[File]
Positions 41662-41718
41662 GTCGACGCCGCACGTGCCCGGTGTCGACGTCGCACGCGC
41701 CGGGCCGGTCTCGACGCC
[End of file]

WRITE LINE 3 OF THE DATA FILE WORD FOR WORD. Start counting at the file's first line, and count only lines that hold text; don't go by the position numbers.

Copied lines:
41701 CGGGCCGGTCTCGACGCC